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    Lets look at some of your FACTS from your Post#70 above. I put your statements in italics ( sorry I don't know how to make pretty colors ...)

    The Calc only Ask:
    Displacement: 368cc
    Volumetric Efficiency: You don't know (But Using that known 57.26hp you dial in the VE which comes in at 94% = 57hp)
    Engine Type: 2 Stroke
    Peak Power Engine Speed: 7000rpm


    FACT - The calculator is named
    PEAK INTAKE FLOW RATE/PEAK INTAKE HORSEPOWER CALCULATOR
    FACT - It was designed to calculate FLOW and HP
    FACT - It was not designed to dial in a horsepower to estimate VE
    FACT - You are using the calculator in a way not intended

    It Generates this by your Input, at 94%:
    Peak Intake Flow Rate: 86 cfm 40 litres/sec
    Peak Horsepower: 57 crank hp
    You know from the Dyno Print it made 57.26hp@7000rpm (Fact)
    You can see by the Dyno Sheet it made around 52hp@6500rpm. (Fact)
    Porting Specialist Simple Rule: 368cc/7cc = 52.5hp@6500rpm (Fact)
    BMEP/PLAN Formula says: 52.1hp@6500rpm (Fact)
    At 100% 368cc at 7000rpm the 380HO can only Flow Max 91cfm. (Fact)


    Yes all of those are facts - but
    You forgot the three BIGGEST FACTS
    1) You KNOW from the Dyno Sheet airflow is 102CFM @7000 rpm
    2) You KNOW from the Dyno Sheet airflow is 95CFM @ 6500 rpm
    3) You KNOW from the Dyno Sheet a 377 CAN flow More than 100% and 91CFM. It can Flow 102CFM at 7000RPM and 104CFM at 7500Rpm
    You can't leave out FACTS because you don't like the result.

    Stock Skidoo 670(669cc) Dynoed 115.7hp@7750rpm = 94%
    Stock Skidoo 617(617cc) Rated 106.0hp@7750rpm = 94%
    Stock Skidoo 583(580cc) Rated 98.0hp@7750rpm = 93%
    Stock Skidoo 521(521cc) Rated 89.0hp@7750rpm = 94%
    Stock Rotax 277UL(268cc) Rated 26hp@6250rpm = 65%
    Stock Rotax 377UL(368cc) Rated 35hp@6500rpm = 63%
    Stock rotax 447UL(436cc) Rated 40hp@6500rpm = 60%
    Stock Rotax 503UL(496cc) Rated 50hp@6500rpm = 66%


    NONE OF THOSE VE% NUMBERS ABOVE ARE FACTS - They are Guesstimates from the calculator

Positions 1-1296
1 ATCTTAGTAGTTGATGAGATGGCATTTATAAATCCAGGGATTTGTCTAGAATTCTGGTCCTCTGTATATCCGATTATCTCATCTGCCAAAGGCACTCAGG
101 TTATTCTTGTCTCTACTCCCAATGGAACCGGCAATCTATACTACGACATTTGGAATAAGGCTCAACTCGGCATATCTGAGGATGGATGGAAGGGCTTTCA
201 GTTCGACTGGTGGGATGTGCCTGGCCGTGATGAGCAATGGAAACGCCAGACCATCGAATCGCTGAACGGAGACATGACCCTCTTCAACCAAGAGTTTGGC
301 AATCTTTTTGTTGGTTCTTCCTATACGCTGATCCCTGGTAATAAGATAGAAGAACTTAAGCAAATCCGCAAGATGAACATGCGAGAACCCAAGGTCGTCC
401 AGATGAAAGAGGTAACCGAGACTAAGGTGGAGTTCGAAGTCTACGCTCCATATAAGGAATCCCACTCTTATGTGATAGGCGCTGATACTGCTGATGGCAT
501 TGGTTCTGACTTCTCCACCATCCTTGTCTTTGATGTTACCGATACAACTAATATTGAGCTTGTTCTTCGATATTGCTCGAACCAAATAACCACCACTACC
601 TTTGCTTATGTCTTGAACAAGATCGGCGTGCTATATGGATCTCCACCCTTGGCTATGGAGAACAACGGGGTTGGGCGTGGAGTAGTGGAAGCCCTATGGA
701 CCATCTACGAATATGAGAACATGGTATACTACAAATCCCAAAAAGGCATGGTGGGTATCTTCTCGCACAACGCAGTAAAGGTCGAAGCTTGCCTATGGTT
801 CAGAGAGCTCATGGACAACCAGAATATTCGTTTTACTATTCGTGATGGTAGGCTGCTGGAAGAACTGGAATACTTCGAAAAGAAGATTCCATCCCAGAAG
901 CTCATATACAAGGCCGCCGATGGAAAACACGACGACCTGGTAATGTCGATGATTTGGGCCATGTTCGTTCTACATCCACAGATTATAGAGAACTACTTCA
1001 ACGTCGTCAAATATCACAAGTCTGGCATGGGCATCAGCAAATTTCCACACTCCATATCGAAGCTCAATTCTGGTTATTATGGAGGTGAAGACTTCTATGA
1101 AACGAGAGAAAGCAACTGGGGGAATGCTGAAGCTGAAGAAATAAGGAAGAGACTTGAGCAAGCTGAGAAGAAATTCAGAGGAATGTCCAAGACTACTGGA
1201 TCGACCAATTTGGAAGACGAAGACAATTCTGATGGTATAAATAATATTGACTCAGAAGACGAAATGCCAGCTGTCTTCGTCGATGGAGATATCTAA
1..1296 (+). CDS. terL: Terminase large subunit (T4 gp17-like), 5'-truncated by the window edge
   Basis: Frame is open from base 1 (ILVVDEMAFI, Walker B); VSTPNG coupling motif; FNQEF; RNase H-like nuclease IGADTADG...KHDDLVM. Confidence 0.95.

Now, None of these Dyno Prints even come close to 68hp 112% 102cfm. You can't have it both ways, either it's 112% 102cfm 68hp or it's 94% 86cfm 57hp.
    FACT - There is a third option you are conveniently forgetting
    7000 RPM 112% 102CFM 57HP
    FACT
    - The third option is the ONLY DYNO MEASURED OPTION of the three.
    FACT - Your options 1 and 2 are calculated GUESSTIMATES


    (3) other Dyno Sheets say Max 56hp@7200rpm - 62hp@7400rpm.
    All (3) have terrible Power Bands. Which is most logical 94% or 112%? I'll go with the Math on the Airflow. Hp range 56-62hp Max.


    FACT
    - you are not going with the math - you are ignoring it
    You are not doing math, you are blindly following the output of a calculator that the author admits guesses HP. Along the way you conveniently forget what the Dyno Says

    If you were doing Math using actual Dyno measurement you would know
    CFM x 28316.85 x 100) / (CC x RPM) = VE%
    (102CFM x 28316.85 x100) / (368cc x 7000rpm) = 112.12% VE 69B81449-02FF-4D7E-A15B-C3FDD68DD236.jpeg 7ABE5ACB-7311-4706-BF45-9594DE704A0A.jpeg


    .
     
  13. Aug 18, 2019 #73

    n3puppy

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    I am also having trouble finding the Wood Dyno spreadsheet

    Did find this data the Eagles nest forum
    https://www.eaglersnest.com/forum/index.php?topic=281.0

    It has the spreadsheet results for 6 lengths of wood.
    28,30,32,34,36,38